Iraqi death toll down in July

BAGHDAD: Violent deaths in Iraq dropped by a third in July, the first month Iraqi police and troops had been in charge of security in urban areas since the 2003 US-led invasion, official figures showed Saturday.

A total of 275 Iraqis lost their lives last month, according to statistics compiled by the interior, defence and health ministries, compared to 437 deaths in June.

Some 223 civilians, 40 police and 12 soldiers died in July, along with 975 civilians, 93 police and 35 soldiers wounded, according to the figures.

Overall, 400 insurgents and militiamen were arrested by Iraq's security forces, while 41 were killed, the figures showed.

In a further sign that levels of violence have ebbed across the country, the number of US soldiers killed in Iraq in July dropped to seven, the lowest monthly toll since the invasion, according to an AFP tally based on independent website

The previous lowest monthly toll of US casualties was nine in March this year.

US troops pulled out of towns and cities to Iraq on June 30 as part of a landmark deal between Baghdad and Washington that calls for all American forces to leave the country by the end of 2011.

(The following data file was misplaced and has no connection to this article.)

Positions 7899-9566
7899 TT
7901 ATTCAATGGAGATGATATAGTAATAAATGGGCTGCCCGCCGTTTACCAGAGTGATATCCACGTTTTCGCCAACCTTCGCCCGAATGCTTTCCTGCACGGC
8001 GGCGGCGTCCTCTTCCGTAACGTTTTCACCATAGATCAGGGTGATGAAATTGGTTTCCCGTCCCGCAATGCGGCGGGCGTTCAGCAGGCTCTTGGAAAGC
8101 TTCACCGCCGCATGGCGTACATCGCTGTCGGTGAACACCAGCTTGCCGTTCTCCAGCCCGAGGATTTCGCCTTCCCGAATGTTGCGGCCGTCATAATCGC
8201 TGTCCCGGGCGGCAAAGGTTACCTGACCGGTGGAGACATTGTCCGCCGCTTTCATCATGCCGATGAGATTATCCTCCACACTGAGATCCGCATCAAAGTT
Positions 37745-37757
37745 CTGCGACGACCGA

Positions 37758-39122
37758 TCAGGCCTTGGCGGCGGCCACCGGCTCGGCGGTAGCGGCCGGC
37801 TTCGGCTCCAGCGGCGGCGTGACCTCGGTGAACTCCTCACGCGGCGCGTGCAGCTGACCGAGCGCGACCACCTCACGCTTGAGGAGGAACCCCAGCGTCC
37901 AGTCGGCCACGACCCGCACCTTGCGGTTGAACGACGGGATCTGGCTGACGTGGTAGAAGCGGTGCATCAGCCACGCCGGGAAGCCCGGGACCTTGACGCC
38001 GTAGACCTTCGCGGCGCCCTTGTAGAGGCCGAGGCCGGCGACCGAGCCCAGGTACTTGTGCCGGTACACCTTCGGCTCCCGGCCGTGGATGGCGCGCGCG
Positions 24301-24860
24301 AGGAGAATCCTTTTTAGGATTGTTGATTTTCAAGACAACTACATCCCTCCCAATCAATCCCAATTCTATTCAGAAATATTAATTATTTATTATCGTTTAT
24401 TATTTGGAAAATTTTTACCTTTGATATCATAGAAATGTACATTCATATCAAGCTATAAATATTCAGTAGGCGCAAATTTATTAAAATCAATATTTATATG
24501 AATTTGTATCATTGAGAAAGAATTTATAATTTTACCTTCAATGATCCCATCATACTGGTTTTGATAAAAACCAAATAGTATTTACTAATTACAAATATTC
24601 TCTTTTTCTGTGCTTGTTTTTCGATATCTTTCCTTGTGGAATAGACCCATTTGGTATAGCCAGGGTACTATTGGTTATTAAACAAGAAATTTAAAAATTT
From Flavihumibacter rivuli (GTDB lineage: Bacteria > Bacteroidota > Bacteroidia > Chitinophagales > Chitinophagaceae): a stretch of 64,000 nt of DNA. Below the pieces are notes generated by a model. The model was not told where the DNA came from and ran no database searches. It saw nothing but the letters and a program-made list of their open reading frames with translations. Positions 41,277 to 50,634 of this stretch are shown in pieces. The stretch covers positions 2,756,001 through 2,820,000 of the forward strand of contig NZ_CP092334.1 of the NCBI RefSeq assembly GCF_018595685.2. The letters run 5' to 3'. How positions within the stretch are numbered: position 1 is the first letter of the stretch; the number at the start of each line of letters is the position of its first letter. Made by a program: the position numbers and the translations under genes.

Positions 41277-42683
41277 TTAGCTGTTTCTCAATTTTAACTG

Violence increased in the run-up to the pull-out, leading in June to the highest Iraqi death toll in 11 months.

The figure in May was 155, the lowest of any month since the 2003 invasion.

Iraq's 500,000 police and 250,000 soldiers are now in charge in cities, towns and villages, while most of the 128,000 US troops remaining in the country are based outside towns and cities.

In two key tests of their ability to handle their newfound responsibilities, Iraqi security forces last month successfully secured Baghdad's first international football match since the invasion as well as a major Shiite pilgrimage in the capital.

Baghdad's 50,000-seat Al-Shaab stadium filled to over-capacity for the July 14 friendly against Palestine, an event notable not only for the attendance but also because it was held in the evening.

Just months earlier, the security situation in the capital meant that travel after dark was extremely dangerous.

Later July, hundreds of thousands of worshippers thronged a shrine in northern Baghdad to commemorate a Shiite saint in a three-day event that passed without major incident.

Despite the decrease in levels of unrest, Iraq is still plagued by violence and July saw some devastating attacks, including a double suicide bombing in the northern town of Tal Afar on July 9 which killed 35 people and wounded 61 others.

On Friday, 29 people were killed and 136 wounded in a wave of apparently co-ordinated bombings targeting Shiite Muslim worshippers at mosques across Baghdad.

A senior US commander warned on Thursday that security forces would have to be watchful of violence targeting parties and politicians in the run-up to general elections next January.

"Leading up to the elections, we're also going to see some politically motivated violence," Colonel Tobin Green, commander of the US army's 1st Brigade, 1st Cavalry Division, told reporters in Baghdad.